Lethal Consequences In Pharmacy Mistakes. Mistakes by pharmacies have resulted in dangerous and sometimes lethal consequences in Michigan and across the country.
April Ozias of Madison Heights filed a lawsuit against Rite Aid after her son, Corey, was hospitalized after he overdosed on medication in March 2001.
The fourth-grader’s prescription was incorrectly filled by a Rite Aid in Warren with twice the needed dose of Tegretol, his panic disorder medication, Ozias, 34, said.
“You put so much trust in your pharmacist,” Ozias told The Detroit News yesterday. “You hope that they are paying attention. You hope that they won’t make a mistake.”
Rite Aid spokeswoman Jody Cook said the drugstore denies wrongdoing in the case. The lawsuit is pending.
Pharmaceutical Malpractice Lawsuits
At least seven other Detroit area families also have filed pharmaceutical malpractice lawsuits since 1999, some of which allege the mistakes have left victims severely incapacitated and others dead.
As errors mount, lawsuits “increase exponentially,” said Jesse Vivian, a pharmacist, attorney and Wayne State University professor.
“Ten years ago, you have about 15 to 20 cases at the appellate level. Today, you see 15 cases a month.”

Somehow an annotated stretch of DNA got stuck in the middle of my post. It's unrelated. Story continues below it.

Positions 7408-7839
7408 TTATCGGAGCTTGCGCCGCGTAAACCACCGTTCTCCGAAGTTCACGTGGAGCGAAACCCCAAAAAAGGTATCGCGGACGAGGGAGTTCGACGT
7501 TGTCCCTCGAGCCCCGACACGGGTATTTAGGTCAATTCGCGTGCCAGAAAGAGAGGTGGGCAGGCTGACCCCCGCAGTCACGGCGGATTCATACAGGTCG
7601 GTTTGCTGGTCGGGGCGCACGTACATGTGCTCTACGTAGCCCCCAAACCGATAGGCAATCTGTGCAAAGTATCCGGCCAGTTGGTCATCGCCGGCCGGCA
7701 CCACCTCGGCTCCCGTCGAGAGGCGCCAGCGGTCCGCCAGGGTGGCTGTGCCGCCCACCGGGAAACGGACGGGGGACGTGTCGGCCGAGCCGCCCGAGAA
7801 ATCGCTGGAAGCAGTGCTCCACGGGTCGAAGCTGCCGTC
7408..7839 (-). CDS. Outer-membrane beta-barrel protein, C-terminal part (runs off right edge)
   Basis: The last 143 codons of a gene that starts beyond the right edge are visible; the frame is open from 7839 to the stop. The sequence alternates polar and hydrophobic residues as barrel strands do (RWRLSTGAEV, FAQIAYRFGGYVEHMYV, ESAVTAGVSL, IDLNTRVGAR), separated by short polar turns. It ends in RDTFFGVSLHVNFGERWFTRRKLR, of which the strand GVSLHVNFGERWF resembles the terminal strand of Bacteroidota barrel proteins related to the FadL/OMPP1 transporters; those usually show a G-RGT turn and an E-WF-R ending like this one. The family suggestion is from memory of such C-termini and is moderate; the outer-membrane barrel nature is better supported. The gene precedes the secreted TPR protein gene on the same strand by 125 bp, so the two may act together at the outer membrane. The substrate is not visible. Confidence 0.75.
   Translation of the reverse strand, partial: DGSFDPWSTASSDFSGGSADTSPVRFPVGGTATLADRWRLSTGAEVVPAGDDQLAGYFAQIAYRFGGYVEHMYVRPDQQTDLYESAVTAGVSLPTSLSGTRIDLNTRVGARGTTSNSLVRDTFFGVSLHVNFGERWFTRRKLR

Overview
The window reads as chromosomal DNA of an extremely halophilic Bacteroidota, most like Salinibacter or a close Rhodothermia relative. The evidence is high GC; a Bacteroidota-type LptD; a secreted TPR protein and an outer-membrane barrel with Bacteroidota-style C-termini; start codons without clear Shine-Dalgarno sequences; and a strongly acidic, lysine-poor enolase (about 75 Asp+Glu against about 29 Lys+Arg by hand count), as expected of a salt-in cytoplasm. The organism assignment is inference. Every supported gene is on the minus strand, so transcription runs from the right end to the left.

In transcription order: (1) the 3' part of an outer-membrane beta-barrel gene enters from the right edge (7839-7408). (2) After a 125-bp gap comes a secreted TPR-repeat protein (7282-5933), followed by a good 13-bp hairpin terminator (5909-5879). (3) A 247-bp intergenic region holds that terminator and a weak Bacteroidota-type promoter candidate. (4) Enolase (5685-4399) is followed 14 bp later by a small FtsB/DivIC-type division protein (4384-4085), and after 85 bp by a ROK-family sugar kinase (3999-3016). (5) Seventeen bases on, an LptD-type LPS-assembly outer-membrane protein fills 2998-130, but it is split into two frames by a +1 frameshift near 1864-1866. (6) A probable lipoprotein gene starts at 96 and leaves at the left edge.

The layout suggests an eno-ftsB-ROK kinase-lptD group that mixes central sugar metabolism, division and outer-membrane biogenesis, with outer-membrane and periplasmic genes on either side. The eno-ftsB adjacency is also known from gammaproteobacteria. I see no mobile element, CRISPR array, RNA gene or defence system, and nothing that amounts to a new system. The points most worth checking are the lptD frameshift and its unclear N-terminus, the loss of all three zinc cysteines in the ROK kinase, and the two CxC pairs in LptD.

And pressure on pharmacists keeps growing, partly because the number of prescriptions they are filling annually has jumped 50 percent, from 2 billion a decade ago to more than 3 billion now.
As things get more complicated, one truth has emerged: “Ultimately, the burden (to stay safe) is on the patient,” said Greg Baran, director of government affairs for the Michigan Pharmacist’s Association.
Michigan also doesn’t keep a record of pharmaceutical malpractice suits. The only state tracking statistic is the number of complaints consumers file – about 200 per year, said Lori Donlan, spokeswoman for the Michigan Department of Consumer and Industry Services.
Some of those complaints include prescription mistakes, but state officials said they don’t know how many because those complaints are lumped together into a category called “incompetence.”
Ninety-nine Michigan pharmacists were disciplined by the state agency in fiscal year Oct. 1, 2000, to Sept. 30, 2001, and most were reprimanded or received probation, records show. Fifteen had their pharmacist license suspended or revoked.